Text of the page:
Greece to pass first climate law
Annual Pollution budget and specific obligations per ministry. More ambitious goals for CO2 reduction, RES and energy efficiency in 2030, 2040, and 2050
With a law that will define specific obligation for ministries and public bodies but also the participation of citizens and the scientific community in the formulation of actions for environmental protection, the government is seeking to tackle climate change.
The law is along the lines of standards of other European countries in the drafting of the climate law, raising even higher the targets for the reduction of the emissions of the greenhouse gaseous pollutants, in relation to the current National Plan for Energy and Climate (ESEK). The new revised limits are now mandatory and are set for 2030, 2040, and 2050. In 30 years from today, the goal is zero greenhouse gas emissions.
The institutional framework will be ready in July, while the Standing Committee on Economic Affairs, the Special Standing Committee on Environmental Protection and the Special Standing Committee on European Affairs will hold a joint sitting in Parliament on Tuesday 18 May.
A request to the Speaker of Parliament was preceded by the Minister of Environment and Energy Costas Skrekas after consultation with Prime Minister Kyriakos Mitsotakis. The initiative for the enactment of a climate law was started by the president of the KINAL party, Fofi Gennimata, who sent a relevant letter to Mitsotakis to discuss the proposal of the opposition party in the committees of the Parliament. A proposal which was accepted by the Prime Minister.
Climate law brings major upheavals in the lives of citizens, in the activities of businesses as well as primarily in the obligations undertaken by ministries and other public bodies to achieve the goals set by the new framework for reducing the carbon footprint.
New ambitious goals
According to information from newspaper “Ta Nea”, the government is moving on the basis of the new Commission proposals, according to which it is reviewing the goal of reducing the emissions of gaseous pollutants. Specifically, on 21 April, an interim agreement was reached between the Member States to reduce pollutants by 55%, by 2030, compared to 1990. The previous target was 40%. It is noted that the EU is moving in the direction of passing a climate law.
Thus, according to sources, the new goals set by the government for Greece will provide:
- Reduction of greenhouse gas emissions by 55%, by 2030, compared to 42% set by the current ESEK. The comparison is based on the levels of 1990. This means in absolute terms that from the emissions of 103 megatons of carbon dioxide it has to fall to 47 megatons. The ESEK set a target of 60 megatons.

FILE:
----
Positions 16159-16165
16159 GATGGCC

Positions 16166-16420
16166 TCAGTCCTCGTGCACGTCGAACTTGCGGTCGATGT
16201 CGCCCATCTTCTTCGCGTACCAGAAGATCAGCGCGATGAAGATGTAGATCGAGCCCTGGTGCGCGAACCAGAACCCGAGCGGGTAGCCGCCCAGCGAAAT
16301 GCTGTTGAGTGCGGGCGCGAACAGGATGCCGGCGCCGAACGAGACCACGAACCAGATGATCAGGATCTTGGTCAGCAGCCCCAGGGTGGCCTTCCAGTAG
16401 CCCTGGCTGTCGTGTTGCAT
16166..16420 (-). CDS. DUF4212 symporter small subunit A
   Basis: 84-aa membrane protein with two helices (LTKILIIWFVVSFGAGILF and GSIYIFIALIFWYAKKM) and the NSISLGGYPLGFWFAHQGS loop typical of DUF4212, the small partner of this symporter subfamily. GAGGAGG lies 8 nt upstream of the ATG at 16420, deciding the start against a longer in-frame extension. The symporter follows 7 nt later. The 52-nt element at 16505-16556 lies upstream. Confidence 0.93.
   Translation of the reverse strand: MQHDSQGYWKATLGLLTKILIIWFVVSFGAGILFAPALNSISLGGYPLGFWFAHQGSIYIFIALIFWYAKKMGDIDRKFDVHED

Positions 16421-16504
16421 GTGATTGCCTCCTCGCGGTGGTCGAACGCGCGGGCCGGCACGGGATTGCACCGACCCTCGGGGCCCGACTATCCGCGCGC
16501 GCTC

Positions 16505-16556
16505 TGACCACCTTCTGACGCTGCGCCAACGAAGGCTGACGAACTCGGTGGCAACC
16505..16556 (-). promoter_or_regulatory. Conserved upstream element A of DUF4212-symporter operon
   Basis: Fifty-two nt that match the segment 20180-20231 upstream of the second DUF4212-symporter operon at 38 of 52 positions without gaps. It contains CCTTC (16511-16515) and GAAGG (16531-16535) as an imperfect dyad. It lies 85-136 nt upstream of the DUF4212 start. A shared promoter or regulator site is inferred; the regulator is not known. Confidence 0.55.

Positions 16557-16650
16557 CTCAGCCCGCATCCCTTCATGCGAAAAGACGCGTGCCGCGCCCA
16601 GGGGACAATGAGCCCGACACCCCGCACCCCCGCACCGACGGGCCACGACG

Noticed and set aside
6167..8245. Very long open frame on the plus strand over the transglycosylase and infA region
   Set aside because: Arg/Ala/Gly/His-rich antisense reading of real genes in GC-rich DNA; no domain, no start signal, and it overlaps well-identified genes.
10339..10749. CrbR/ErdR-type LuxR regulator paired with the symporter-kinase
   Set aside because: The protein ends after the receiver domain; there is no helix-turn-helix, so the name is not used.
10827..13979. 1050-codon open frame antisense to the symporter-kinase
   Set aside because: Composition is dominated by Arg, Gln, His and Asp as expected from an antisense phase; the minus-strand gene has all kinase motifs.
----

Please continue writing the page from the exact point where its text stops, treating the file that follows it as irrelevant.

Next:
- The share of RES in domestic energy consumption is to rise by 2030 to 50% from 35% which was the goal of ESEK.
- The participation of RES in electricity generation is to increase by 2030 to 70% from 60% provided by ESEK.
- 80,000 buildings will be upgraded every year in terms of energy efficiency by 2030, from 60,000 according to the ESEK.
- Corresponding targets, clearly higher, will be set for 2040 as well.
- Climate neutrality for 2050, ie in 30 years to zero emissions of gaseous pollutants.
According to information from ot.gr, the new goals of the climate law signal the mobilization of additional investments to address climate change at the end of the decade amounting to 20 billion euros. ESEK estimated the investments in the sectors of the Greek economy at 44 billion euros based on the current limits, by 2030.
The new climate law, according to sources quoted by “Ta Nea”, will institutionalize the obligation of annual pollution budgets for the country as a whole, as well as per sector, for each ministry. There will also be binding emissions targets for 2030, 2040, and 2050. If a ministry does not meet annual pollution budgets, it will have to cut spending from other sectors to meet them. Each ministry should, with appropriate laws or ministerial decisions, specify the framework of the climate law per sector of the daily life of the citizens and per sector of economic activity.
These political options, according to information, can range from providing incentives for environmental protection and reducing energy consumption to possibly, if and when necessary, the imposition of “green” taxes. On the other hand, KINAL party has also proposed the introduction of low VAT rates for “green” products, or “clean” energy services, “green” contracts for public procurement, incentives for energy efficiency and measures to address energy poverty.
With the new institutional framework, Greece, in essence, is trying to institutionally shield its climate actions. At the same time, according to sources, instruments and structures will be established that will design such and monitor their evolution, and at the same time there will be the obligation of accountability.
The climate law proposes, based on the proposal made by KINAL, the establishment of an independent Climate Council. It will be staffed by experts and distinguished scientists, who will monitor the progress of the goals and will suggest measures to the government.
The establishment of Climate Assemblies and the establishment of Dialogue Committees will also be sought, where citizens, scientists, social, and business bodies can participate in the formulation of proposals for climate action.
It is worth noting that after the enactment of the Climate Law, will be followed by the revision of the ESEK.
At Member State level, France, Germany, Denmark, Ireland, Spain, the Netherlands, Sweden and Finland have so far passed national climate laws, while several other countries are preparing such.
Outside the European Union, the United Kingdom (UK) and Norway also have climate laws, with the UK being the first to implement climate law since 2008, as the huge cost of inaction has been pointed out by studies such as the N. Stern report in 2007.